Post by Addie » Sun Jul 09, 2017 9:31 am

Salon
Republicans in several states are lowering the minimum wage — yes, you read that right

While journalists and political junkies are focused on the latest implosion of the GOP effort to repeal Obamacare and gut Medicaid, conservatives in several states have been working to decrease the minimum wage that businesses can pay to their workers.

In Missouri, Republicans just passed a law overturning a local measure passed by the city of St. Louis that had raised the minimum wage to $10 per hour.

The new law will prohibit counties and cities within Missouri from creating their own minimum wage laws. It will also roll back the St. Louis minimum hourly wage to the statewide floor of $7.70. ...

Missouri is not the only state where Republican elected officials have successfully targeted minimum wage laws. Until recently, such an action seemed like a conservative pipe dream. Thanks to a years-long hollowing out of the Democratic Party in rural and exurban areas, however, right-wing politicians have become able to pursue policies that were once impossible.

The GOP effort in Missouri came on the heels of an earlier success in March, when Iowa Republicans managed to roll back mandatory pay increases passed by local jurisdictions. It was the first time such a law had ever been passed, according to the National Employment Law Project, a liberal nonprofit group that supports higher minimum wage laws.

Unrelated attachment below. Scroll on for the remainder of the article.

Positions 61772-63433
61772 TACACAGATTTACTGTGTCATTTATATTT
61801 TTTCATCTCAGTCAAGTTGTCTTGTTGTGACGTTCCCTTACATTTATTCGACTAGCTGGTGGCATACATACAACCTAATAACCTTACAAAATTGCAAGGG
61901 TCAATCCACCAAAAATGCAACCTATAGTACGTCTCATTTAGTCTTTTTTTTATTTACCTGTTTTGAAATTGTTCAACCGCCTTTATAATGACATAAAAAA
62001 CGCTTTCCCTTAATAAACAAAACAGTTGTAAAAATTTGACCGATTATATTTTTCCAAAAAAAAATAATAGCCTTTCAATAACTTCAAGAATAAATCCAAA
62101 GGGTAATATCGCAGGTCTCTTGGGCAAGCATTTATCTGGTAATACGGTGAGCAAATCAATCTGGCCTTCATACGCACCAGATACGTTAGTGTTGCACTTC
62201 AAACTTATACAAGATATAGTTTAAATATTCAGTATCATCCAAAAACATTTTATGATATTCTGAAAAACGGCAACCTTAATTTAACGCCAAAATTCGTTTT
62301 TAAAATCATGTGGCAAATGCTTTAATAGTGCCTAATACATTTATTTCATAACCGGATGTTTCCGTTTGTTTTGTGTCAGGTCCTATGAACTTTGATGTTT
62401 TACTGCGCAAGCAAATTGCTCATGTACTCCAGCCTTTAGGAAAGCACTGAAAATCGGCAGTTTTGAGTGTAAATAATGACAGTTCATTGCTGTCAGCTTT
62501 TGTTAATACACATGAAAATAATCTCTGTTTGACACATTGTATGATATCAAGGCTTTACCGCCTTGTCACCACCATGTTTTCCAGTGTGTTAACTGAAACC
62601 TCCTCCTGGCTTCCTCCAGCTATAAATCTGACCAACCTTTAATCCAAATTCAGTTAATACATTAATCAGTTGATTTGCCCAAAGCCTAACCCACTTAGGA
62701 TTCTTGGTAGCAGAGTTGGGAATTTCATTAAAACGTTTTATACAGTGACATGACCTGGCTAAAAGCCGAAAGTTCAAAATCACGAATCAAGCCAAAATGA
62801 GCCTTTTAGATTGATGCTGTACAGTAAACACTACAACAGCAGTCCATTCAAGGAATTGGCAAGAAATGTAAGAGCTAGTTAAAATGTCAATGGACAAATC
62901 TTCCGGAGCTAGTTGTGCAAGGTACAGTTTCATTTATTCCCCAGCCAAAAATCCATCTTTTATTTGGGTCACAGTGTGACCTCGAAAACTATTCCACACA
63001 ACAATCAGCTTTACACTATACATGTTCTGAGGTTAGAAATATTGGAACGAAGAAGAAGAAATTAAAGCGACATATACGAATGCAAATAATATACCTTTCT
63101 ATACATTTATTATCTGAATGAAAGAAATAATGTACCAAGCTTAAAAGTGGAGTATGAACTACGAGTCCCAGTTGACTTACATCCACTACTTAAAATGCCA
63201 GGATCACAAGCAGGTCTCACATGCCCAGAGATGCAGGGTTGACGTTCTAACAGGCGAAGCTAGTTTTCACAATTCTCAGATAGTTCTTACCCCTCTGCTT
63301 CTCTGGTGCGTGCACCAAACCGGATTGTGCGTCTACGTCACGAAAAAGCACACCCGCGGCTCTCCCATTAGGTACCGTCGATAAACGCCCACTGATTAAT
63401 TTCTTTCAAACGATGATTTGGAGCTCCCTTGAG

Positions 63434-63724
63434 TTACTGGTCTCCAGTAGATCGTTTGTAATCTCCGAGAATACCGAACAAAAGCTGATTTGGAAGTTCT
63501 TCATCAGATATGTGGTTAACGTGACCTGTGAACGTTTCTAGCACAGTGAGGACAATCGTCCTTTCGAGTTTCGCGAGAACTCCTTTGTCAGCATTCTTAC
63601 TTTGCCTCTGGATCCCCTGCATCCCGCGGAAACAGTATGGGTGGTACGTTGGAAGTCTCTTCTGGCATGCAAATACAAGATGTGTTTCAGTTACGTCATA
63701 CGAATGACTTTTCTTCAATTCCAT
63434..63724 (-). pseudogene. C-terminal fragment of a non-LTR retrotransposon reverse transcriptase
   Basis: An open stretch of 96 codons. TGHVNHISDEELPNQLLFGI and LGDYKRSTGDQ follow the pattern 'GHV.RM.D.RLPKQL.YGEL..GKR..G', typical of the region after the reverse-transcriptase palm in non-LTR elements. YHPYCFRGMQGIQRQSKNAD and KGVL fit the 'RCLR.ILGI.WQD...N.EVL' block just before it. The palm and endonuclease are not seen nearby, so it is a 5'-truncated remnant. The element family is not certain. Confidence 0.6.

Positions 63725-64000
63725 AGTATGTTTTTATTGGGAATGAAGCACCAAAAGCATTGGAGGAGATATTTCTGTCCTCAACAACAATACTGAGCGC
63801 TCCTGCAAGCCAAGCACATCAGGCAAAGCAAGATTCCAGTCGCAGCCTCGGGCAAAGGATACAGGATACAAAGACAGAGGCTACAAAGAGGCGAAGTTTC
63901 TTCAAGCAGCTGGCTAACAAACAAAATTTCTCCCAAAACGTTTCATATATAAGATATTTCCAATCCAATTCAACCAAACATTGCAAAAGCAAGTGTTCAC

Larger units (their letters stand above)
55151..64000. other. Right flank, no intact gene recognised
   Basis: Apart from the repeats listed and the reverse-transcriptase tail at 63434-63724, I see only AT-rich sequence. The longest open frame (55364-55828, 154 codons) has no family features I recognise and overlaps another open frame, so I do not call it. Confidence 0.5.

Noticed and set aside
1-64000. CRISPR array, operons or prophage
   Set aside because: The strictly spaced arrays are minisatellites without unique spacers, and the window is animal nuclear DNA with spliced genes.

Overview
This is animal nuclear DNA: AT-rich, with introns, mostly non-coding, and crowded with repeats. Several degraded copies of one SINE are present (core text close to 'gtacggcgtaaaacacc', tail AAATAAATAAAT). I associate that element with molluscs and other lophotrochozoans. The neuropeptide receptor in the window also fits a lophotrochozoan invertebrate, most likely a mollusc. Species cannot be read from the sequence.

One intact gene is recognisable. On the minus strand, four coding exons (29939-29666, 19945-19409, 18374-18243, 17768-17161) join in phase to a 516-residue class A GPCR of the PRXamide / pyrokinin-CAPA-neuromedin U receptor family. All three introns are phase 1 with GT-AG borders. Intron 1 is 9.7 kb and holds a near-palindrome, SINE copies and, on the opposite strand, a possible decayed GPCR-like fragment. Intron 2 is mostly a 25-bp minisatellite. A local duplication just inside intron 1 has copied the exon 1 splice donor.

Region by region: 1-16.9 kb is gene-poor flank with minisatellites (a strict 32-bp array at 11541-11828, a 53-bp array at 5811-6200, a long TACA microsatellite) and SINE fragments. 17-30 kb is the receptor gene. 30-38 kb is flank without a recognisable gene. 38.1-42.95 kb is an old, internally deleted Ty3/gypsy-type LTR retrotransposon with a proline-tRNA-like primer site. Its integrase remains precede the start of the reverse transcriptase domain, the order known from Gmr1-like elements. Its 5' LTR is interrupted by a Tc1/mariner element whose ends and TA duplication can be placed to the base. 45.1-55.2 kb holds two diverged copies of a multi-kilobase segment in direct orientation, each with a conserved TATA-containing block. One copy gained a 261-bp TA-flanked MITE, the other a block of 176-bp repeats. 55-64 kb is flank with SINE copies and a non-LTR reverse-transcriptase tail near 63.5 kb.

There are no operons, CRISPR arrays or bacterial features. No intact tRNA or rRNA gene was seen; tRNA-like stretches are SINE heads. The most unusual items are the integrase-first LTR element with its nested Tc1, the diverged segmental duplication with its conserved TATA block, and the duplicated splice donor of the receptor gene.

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Re: $15 minimum wage movement

#33

Post by Addie » Sat Jun 02, 2018 12:06 pm

Business Insider
Costco just became an even more appealing place to work after raising its minimum wage to $14 an hour ...

In a call with investors on Thursday, Costco's CFO, Richard Galanti, confirmed that the retailer would be raising its minimum wage from $13 to $14, effective June 11.

Warehouse employees will receive an increase of between $0.25 to $0.50 an hour, he said.

The wage increase comes in the wake of the GOP's corporate tax cuts, which has encouraged companies to raise wages and even hand out bonuses to employees.

Earlier this year, Walmart also announced that it would raise starting wages for its hourly employees from $9 to $11 and would offer a one-time cash bonus of up to $1,000 to other employees who are not impacted by these increases.

More than 1 million employees would benefit from this, according to Walmart.


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Re: $15 minimum wage movement

#34

Post by TollandRCR » Sat Jun 02, 2018 12:52 pm

OK, so now i will drive to Enfield, almosr in MA, to shop. I wish CT had a few really dedicated liberals to attract CostCo